F.E.A.S.T., the “Tone and Substance” of the Message

Beware lest you lose the substance by grasping at the shadow.”    


Freedom to differ is not limited to things that do not matter much. That would be a mere shadow of freedom. The test of its substance is the right to differ as to things that touch the heart of the existing order.

          Robert Jackson, Author

Beneath every story, there is another story. There is a hand within the hand…… There is a blow behind the blow.

          Naomi Alderman, Author, The Power 

When you challenge other people’s ideas of who or how you should be, they may try to diminish and disgrace you. It can happen in small ways in hidden places, or in big ways on a world stage. You can spend a lifetime resenting the tests, angry about the slights and the injustices. Or, you can rise above it.”

          Carly Fiorina, Former CEO of HP and Presidential Candidate

Censorship is to art as lynching is to justice.

         Henry Louis Gates, Literary Critic


Last week’s article on “F.E.A.S.T. – Friends Exasperated at Anorexia’s Special Treatment” was unique for the vitriol the article generated amongst the eating disorder community. By eating disorder community, I refer to the foundations, groups and individuals who have been impacted by this disease, including advocates and activists. The immediate aftermath resulted in banishment from groups, censorship, harsh words being directed at the author, a loss of whatever respect existed in some people’s eyes and a picking up of pitchforks and torches.

This vitriol was directed NOT at the substance and accuracy of the article, its facts and research. These were never challenged. Instead, the angst was universally reserved for its “tone.”

So, in the spirit of open communication, let’s address some issues and questions which were raised.

First, was the article necessary at all?

The answer is, of course not! … IF …

Had the subject of weight stigma and increasing awareness for binge eating disorder and bulimia been approached openly and in a collaborative, non-confrontational manner instead of being presented as a Zero Sum Game Equation, where “anorexia has to stop being centered and what can we do to change that,” the article would not have been necessary nor written. But, the true message underlying the topic of the broadcast was not presented openly.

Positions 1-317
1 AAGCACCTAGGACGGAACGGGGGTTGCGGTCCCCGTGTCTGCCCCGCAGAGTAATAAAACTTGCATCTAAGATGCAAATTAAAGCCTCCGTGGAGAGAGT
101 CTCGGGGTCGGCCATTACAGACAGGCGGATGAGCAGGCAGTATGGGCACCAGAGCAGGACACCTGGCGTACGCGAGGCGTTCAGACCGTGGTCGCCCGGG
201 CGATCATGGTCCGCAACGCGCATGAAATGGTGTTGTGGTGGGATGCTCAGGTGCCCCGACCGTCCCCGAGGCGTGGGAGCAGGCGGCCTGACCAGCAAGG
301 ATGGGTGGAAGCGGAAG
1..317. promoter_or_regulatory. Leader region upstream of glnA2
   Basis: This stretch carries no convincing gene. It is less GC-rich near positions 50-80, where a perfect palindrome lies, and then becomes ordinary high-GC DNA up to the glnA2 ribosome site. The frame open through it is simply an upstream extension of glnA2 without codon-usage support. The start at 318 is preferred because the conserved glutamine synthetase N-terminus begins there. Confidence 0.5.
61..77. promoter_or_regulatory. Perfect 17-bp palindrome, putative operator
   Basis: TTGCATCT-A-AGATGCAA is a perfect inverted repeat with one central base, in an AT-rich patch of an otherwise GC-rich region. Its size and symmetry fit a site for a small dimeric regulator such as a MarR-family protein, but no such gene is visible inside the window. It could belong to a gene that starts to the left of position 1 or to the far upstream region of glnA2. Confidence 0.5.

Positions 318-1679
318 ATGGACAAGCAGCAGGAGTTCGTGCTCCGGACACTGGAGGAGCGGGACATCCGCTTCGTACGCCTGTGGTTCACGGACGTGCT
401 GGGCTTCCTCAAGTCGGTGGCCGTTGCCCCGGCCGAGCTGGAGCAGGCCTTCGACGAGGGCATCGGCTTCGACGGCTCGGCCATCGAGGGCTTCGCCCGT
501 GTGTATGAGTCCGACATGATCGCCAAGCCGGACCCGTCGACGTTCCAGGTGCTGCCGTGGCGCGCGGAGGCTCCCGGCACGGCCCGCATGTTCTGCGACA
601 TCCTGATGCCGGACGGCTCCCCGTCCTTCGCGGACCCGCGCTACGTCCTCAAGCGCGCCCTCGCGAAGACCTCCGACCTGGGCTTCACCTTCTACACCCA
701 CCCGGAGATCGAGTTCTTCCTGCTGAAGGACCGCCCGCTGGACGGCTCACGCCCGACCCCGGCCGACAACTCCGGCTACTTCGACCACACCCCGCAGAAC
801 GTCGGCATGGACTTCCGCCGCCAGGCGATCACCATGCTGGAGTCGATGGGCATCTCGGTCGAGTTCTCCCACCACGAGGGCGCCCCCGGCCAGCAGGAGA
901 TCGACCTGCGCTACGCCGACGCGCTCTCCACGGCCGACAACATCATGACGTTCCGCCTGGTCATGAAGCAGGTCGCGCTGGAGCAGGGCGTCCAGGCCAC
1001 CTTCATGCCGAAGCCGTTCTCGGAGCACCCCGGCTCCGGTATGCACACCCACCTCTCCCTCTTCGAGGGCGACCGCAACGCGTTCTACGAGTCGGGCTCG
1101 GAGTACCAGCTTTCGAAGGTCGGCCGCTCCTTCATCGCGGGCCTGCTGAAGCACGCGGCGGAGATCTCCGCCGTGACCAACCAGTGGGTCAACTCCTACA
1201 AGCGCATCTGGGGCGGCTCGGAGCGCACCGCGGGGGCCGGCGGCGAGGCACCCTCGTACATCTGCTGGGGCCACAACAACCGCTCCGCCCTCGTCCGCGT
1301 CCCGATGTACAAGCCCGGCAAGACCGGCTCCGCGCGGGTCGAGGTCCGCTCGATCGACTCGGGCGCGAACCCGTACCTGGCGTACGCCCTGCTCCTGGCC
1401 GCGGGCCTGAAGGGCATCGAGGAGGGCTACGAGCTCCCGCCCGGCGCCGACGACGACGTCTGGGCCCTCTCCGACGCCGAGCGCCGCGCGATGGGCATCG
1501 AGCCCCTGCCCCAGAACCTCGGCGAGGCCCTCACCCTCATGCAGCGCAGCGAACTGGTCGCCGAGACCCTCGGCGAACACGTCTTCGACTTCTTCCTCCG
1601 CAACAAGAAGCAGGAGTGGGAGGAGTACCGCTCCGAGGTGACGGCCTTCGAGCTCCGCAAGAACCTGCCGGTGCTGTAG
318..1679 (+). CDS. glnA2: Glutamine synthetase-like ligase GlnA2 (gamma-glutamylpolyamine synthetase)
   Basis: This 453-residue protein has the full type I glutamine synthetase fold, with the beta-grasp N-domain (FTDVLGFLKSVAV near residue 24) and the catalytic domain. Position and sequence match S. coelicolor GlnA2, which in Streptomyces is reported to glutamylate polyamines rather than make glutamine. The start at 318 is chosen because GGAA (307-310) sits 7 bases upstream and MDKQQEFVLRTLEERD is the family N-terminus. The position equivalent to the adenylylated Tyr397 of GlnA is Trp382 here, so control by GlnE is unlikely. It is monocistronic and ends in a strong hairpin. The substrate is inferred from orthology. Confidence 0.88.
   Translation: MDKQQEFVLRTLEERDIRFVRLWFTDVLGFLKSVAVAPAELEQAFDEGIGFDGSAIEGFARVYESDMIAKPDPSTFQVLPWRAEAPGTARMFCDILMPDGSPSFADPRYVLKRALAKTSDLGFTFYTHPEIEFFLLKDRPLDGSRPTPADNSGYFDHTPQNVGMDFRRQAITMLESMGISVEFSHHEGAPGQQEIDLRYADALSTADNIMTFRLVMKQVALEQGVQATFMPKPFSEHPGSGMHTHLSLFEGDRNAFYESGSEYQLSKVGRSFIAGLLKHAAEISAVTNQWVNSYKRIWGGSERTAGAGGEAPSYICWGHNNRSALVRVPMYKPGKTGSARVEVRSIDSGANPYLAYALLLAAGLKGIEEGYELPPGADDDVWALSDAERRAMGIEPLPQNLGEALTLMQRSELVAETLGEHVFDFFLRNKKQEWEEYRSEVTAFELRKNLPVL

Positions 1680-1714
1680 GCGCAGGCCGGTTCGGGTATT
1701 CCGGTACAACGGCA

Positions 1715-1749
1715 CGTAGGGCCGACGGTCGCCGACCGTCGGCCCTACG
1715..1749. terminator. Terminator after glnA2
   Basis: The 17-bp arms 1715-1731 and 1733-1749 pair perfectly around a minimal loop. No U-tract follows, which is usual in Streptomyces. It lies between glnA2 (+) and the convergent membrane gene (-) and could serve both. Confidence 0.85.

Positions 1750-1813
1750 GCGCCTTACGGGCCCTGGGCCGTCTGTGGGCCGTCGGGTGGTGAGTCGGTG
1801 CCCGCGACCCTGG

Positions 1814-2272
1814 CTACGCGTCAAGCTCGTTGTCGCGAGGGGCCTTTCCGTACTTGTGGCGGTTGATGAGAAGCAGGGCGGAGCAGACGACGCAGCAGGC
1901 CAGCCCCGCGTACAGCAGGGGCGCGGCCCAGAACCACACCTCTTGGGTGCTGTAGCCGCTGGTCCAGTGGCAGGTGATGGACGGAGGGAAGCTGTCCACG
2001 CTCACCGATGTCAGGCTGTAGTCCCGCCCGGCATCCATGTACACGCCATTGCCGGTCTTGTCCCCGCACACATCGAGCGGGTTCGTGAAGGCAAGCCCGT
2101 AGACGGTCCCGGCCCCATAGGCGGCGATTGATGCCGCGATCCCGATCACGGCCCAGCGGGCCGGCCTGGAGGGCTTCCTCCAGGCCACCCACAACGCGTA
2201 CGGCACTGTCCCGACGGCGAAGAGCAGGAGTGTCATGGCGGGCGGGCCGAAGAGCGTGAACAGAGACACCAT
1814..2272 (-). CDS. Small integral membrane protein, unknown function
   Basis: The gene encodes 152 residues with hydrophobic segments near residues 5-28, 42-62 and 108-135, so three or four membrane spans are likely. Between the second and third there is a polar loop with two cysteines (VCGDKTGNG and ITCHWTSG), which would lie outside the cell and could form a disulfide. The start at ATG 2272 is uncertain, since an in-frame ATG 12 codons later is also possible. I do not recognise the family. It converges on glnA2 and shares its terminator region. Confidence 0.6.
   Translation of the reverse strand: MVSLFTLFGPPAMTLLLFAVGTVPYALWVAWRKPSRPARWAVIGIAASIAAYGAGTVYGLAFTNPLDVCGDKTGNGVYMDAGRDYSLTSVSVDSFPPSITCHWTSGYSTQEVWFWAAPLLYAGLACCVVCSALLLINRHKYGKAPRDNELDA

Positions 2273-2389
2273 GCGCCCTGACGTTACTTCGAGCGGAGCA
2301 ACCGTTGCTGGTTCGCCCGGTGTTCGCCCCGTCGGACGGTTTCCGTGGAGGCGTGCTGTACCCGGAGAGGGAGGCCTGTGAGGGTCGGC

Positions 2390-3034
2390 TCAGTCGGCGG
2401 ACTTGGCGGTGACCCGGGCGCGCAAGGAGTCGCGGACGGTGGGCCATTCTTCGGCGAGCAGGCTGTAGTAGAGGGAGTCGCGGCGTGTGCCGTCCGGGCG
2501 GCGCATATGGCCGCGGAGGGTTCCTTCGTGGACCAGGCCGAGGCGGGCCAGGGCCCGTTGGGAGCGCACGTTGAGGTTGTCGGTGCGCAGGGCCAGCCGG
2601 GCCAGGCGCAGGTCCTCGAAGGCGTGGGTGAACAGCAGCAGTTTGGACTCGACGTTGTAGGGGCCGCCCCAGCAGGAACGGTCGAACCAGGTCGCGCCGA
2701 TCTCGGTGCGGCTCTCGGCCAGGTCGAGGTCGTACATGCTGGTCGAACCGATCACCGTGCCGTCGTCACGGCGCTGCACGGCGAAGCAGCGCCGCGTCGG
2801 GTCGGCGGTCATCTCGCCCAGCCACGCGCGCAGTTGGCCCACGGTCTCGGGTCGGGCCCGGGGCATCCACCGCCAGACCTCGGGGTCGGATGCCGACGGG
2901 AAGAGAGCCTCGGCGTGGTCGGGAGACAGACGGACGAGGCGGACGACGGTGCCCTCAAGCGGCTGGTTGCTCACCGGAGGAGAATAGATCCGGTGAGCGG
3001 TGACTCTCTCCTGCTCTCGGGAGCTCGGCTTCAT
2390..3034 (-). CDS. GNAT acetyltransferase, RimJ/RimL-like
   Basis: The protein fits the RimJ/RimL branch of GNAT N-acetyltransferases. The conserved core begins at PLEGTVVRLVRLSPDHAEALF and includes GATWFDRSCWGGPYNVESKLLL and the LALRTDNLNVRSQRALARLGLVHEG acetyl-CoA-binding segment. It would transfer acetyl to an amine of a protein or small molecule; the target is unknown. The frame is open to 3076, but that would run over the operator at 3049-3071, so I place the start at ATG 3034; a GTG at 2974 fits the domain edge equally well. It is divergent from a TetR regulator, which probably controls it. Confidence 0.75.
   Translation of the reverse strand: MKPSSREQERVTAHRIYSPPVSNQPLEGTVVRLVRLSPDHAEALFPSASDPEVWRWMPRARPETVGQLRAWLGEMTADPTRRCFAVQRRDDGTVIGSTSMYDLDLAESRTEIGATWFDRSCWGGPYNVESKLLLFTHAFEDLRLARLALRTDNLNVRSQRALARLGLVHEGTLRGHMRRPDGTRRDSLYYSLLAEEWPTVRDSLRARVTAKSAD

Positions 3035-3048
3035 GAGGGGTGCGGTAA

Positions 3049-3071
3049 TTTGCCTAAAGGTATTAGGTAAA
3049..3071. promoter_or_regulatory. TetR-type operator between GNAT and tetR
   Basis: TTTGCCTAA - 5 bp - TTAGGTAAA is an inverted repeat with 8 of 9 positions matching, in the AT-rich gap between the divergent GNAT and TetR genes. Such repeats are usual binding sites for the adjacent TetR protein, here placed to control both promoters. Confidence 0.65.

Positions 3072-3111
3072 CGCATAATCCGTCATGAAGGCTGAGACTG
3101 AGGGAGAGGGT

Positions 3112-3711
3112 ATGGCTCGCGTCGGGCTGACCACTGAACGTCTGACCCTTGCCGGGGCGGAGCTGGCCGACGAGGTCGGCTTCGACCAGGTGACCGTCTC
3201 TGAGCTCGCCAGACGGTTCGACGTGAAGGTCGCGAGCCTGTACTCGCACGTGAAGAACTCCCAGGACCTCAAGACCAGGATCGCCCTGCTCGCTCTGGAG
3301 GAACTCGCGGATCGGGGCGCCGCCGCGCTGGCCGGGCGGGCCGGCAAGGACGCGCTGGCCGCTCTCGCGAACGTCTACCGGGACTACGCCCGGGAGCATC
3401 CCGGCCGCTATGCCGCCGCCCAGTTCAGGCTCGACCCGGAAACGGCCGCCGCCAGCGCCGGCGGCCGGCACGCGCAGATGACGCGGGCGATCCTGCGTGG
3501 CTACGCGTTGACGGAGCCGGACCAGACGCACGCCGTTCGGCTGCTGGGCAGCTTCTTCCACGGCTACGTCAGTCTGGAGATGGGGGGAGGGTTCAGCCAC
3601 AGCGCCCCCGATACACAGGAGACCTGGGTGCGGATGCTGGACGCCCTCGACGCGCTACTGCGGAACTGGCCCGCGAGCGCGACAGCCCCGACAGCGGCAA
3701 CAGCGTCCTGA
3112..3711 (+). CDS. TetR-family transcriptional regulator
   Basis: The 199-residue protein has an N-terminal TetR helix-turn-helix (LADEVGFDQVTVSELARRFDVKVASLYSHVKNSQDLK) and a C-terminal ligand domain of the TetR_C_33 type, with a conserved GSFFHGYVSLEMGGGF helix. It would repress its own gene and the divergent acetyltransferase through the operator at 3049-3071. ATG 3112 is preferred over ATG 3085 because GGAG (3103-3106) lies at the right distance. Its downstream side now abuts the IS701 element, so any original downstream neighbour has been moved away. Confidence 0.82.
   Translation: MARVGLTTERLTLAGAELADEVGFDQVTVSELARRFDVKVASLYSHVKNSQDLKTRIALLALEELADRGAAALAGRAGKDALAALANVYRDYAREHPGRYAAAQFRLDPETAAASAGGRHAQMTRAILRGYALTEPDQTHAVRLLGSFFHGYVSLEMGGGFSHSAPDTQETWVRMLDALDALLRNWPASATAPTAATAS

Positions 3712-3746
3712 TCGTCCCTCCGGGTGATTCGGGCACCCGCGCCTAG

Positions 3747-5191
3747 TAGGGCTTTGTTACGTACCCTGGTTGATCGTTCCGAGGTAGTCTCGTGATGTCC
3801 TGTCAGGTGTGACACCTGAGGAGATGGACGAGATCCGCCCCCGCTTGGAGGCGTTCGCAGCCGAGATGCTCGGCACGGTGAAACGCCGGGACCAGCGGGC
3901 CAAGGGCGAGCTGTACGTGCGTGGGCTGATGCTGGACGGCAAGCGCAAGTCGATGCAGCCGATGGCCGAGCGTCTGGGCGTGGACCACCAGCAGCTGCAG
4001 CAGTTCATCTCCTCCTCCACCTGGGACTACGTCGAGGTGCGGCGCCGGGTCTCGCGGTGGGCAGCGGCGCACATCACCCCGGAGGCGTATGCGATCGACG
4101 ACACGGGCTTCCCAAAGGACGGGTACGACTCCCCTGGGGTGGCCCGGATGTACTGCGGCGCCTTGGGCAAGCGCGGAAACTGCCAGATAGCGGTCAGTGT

Other reasons supporting the necessity of the article will be elucidated throughout.

Second, why was the “tone” so harsh? Was that really necessary?

The answer lies in the context and circumstances surrounding the substance of that particular article which dictated its “tone.”

Between the time of the broadcast and prior to the article being published, a number of people and entities had opportunities to correct the misinformation regarding mortality rates.  Certainly, F.E.A.S.T. could have addressed and rectified the misinformation any time in the approximate two weeks after the broadcast. Yet, even that would not have been necessary had even one of the treatment professionals who appeared on the broadcast immediately corrected the mortality misinformation during the broadcast. Ms. Muhlheim, in all reasonable probability, had that information at her fingertips. Ms. Muhlheim, just four days after the broadcast published an article which had been medically reviewed by a board certified physician stating that anorexia had a much higher mortality rate than the other eating disorders.

Before publishing the article, I spoke with two medical doctors and asked them their understanding of mortality rates. Each not only immediately responded anorexia, but were quick to point out a specific type. Mortality rates are not a closely guarded secret being held by medical professionals in the eating disorder industry.

Eating disorder professionals, medical doctors, psychologists, counselors and clinicians who have the expertise and in depth knowledge of eating disorders have the non-delegable, absolute duty to insure that only accurate information regarding eating disorders is released to the public. That is because people and families who suffer from, or who have been impacted by this disease justifiably rely on this information and that it be accurate. Lives depend on it.

And yet, no one chose to correct this crucial misinformation. The eating disorder industry is already rife with false statistics, incorrect information, premises not based on reason, reality or accountability, no generally accepted standards of care, silo mentality and unfair practices from insurance companies.

F.E.A.S.T. dropped the ball in disseminating false information regarding the deadly nature of anorexia and then by not proactively providing correct information. And yet, the fault lies in so many other areas as well.

Third, you did not have to go after Laura Collins. You could have gone after F.E.A.S.T. Was that really necessary?

In this case, unfortunately yes.